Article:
DoD, 102nd Quartermaster Company Keeps JBB Hydrated
May 27, 2010
By 1st Lt. Lanea Sudweeks, 13th Sustainment Command (Expeditionary)
JOINT BASE BALAD, Iraq (May 18, 2010) - Military and civilian personnel alike may be surprised to learn where much of their bottled drinking water actually comes from. If you are stationed at Joint Base Balad, Iraq, or are supplied with its bottled water, you may not know that the water in the large clear bottles you sip from all day comes from a canal fed by the Tigris River.
If you have seen the river, you may be reluctant to believe it could be safe enough to drink. However, state-of-the-art facilities located at JBB and around Iraq provide personnel working and living here with some of the purest and safest water in the entire region.
Soldiers with the 102nd Quartermaster Company, 13th Combat Sustainment Support Battalion, 15th Sustainment Brigade, 13th Sustainment Command (Expeditionary) out of Fort Campbell. Ky., are working with Department of Defense contractors to assist in the process.
The Oasis water bottling plant at Joint Base Balad has been in service since November 2005 and supplies U.S. forces with purified bottled water, said Keith Brown, the site general manager contracted by the DoD and a Brisbane, Australia, native.
At its maximum capability, the plant can produce 24,300 cases of bottled water per day, he said.
It employs a variety of different water purification techniques to take canal water and turn it into pure drinking water. Some of these techniques, such as reverse osmosis, are common methods used with military water purification equipment and sometimes at home, said Staff Sgt. Gene Taylor, water operations non-commissioned officer-in-charge with the 10nd Quartermaster Company and a Clarksville, Tenn., native.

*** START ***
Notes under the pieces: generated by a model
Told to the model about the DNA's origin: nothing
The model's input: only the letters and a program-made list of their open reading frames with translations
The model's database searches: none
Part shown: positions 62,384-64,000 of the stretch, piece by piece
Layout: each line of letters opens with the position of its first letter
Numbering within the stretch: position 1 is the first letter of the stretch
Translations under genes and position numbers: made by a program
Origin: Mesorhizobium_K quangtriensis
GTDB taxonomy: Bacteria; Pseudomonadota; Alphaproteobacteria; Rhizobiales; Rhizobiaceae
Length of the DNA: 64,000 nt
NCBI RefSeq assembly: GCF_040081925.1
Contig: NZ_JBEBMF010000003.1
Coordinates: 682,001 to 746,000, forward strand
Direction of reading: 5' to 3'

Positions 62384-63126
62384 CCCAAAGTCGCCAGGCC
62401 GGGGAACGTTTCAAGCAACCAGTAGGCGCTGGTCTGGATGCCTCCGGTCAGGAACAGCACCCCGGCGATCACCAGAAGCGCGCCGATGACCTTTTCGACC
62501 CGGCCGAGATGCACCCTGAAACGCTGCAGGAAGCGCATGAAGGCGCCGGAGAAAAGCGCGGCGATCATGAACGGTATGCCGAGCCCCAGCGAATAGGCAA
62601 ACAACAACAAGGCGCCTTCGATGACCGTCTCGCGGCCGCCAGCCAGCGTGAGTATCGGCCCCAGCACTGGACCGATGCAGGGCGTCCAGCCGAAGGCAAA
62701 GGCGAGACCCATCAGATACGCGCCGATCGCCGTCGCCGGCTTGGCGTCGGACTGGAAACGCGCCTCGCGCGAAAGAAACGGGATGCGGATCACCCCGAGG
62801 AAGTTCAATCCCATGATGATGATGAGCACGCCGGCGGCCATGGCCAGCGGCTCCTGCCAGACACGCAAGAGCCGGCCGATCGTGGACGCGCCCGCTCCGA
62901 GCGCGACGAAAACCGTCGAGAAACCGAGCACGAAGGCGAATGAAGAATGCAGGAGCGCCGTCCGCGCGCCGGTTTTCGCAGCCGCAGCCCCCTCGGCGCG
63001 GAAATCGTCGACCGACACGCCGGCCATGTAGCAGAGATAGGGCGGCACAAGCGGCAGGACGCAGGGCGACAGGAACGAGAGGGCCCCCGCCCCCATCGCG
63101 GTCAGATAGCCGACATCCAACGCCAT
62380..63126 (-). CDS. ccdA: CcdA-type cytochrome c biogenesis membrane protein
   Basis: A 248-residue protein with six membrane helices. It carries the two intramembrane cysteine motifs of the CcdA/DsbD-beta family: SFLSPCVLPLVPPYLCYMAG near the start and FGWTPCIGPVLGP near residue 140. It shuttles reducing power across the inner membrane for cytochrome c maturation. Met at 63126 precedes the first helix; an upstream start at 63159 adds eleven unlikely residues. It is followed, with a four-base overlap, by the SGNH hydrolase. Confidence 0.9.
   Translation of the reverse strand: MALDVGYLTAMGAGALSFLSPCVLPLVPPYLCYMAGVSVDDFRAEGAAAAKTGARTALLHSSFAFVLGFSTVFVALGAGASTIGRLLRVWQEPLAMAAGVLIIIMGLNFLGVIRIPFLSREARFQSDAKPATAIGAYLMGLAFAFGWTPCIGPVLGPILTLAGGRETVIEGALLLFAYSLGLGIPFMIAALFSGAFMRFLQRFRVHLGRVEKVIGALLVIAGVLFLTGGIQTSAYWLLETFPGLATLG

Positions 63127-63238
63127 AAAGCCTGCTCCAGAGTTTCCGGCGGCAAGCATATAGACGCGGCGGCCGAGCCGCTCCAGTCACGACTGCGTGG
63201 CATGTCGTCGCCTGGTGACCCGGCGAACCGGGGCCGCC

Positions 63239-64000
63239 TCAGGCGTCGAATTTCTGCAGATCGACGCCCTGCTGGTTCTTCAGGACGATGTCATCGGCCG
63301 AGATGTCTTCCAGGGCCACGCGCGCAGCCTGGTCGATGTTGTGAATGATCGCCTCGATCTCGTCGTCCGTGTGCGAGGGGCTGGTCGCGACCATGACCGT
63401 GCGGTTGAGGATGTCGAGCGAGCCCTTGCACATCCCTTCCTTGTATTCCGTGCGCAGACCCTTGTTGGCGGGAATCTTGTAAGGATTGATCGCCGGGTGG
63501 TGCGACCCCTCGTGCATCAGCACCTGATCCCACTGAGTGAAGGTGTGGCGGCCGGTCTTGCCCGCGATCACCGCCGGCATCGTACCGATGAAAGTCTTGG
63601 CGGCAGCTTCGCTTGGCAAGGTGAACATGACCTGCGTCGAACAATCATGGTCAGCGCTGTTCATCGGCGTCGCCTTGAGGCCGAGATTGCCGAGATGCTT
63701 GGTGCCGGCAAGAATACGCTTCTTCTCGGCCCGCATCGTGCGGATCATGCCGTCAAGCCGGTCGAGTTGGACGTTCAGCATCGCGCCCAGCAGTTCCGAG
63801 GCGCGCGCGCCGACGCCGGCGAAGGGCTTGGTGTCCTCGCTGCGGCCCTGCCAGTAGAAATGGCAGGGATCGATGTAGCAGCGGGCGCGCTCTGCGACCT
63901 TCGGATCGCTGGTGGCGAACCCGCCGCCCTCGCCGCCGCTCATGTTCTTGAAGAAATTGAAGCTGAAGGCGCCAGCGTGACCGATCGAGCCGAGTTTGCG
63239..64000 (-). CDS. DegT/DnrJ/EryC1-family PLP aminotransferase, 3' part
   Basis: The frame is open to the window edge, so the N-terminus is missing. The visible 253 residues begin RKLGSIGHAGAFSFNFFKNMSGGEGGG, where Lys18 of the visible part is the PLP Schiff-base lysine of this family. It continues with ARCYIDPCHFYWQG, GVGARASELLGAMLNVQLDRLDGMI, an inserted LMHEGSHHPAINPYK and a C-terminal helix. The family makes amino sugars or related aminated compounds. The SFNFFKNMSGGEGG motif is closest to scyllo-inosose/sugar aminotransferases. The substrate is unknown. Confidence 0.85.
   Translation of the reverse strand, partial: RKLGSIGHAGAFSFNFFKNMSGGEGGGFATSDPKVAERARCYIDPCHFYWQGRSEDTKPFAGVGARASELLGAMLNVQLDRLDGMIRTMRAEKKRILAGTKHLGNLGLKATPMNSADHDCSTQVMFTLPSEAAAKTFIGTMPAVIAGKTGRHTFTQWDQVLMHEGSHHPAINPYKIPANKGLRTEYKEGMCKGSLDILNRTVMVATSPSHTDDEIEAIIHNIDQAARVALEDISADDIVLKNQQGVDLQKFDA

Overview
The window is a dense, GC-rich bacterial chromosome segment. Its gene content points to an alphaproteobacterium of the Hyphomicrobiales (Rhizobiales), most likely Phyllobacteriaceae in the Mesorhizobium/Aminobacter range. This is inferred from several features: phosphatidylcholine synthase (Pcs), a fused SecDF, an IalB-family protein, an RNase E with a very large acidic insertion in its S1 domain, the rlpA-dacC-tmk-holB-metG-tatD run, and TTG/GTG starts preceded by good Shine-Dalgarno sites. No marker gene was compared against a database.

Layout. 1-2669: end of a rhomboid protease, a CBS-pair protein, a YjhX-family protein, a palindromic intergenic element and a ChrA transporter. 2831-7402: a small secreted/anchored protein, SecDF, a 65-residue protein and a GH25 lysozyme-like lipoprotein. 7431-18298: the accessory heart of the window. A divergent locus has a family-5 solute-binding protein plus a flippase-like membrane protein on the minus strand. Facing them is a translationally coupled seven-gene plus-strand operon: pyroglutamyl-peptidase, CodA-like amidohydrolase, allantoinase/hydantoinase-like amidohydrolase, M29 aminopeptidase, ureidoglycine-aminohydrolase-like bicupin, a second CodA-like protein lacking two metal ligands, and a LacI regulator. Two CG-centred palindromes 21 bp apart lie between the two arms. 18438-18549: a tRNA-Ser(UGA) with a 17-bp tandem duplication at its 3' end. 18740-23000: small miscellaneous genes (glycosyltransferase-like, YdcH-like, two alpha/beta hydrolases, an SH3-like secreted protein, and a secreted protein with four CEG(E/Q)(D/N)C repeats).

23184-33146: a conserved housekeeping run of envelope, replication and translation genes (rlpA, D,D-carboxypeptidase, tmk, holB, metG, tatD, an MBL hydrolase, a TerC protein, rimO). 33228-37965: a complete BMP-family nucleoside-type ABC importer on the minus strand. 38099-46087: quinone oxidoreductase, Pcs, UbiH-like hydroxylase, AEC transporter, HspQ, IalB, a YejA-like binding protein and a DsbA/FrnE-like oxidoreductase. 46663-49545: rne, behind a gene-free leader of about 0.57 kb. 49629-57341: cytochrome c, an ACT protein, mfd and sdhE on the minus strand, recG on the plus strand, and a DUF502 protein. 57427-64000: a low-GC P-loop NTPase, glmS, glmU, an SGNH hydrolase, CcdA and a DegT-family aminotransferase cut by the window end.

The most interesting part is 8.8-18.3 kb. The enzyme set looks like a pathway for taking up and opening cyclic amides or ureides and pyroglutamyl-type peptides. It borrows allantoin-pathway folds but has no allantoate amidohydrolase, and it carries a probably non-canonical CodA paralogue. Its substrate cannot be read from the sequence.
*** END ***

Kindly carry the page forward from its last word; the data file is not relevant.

"Policies and procedures of the company ensure that the best quality water is bottled for consumption. The company complies with the code of federal regulations ... for bottled water by the United States Food and Drug Administration," Brown said.
Brown's other responsibilities include acting as a liaison between Oasis and the military, to include working with the 102nd Quartermaster Company, which is responsible for maintaining the equipment that keeps Oasis supplied with raw water.
Generally, Soldiers with the 102nd Quartermaster Company perform routine work on the equipment, such as switching out the water pumps if they break down, and performing the weekly preventive maintenance checks and services on equipment. These two functions can have a significant impact on the production of water at the bottling plant. Occasionally, however, situations come up that require a different course of action, Taylor said.
Earlier this year, the water level was extremely low due to canal maintenance being performed farther up the canal. Sgt. Dustin Maxfield, a squad leader with the 102nd Quartermaster Company and a Covington, Ind., native donned rubber coveralls and entered the canal to clean and readjust the strainer.
He and many other Soldiers of the 102nd Quartermaster Company have been heavily involved in maintaining the equipment.
While Brown and others are Department of Defense contractors, most of the employees of Oasis come from a variety of countries, creating a diverse working environment.
"Training various nationalities gives a great deal of personal satisfaction," he said. "Once you have earned the staff's respect, they will go out of their way to please you."
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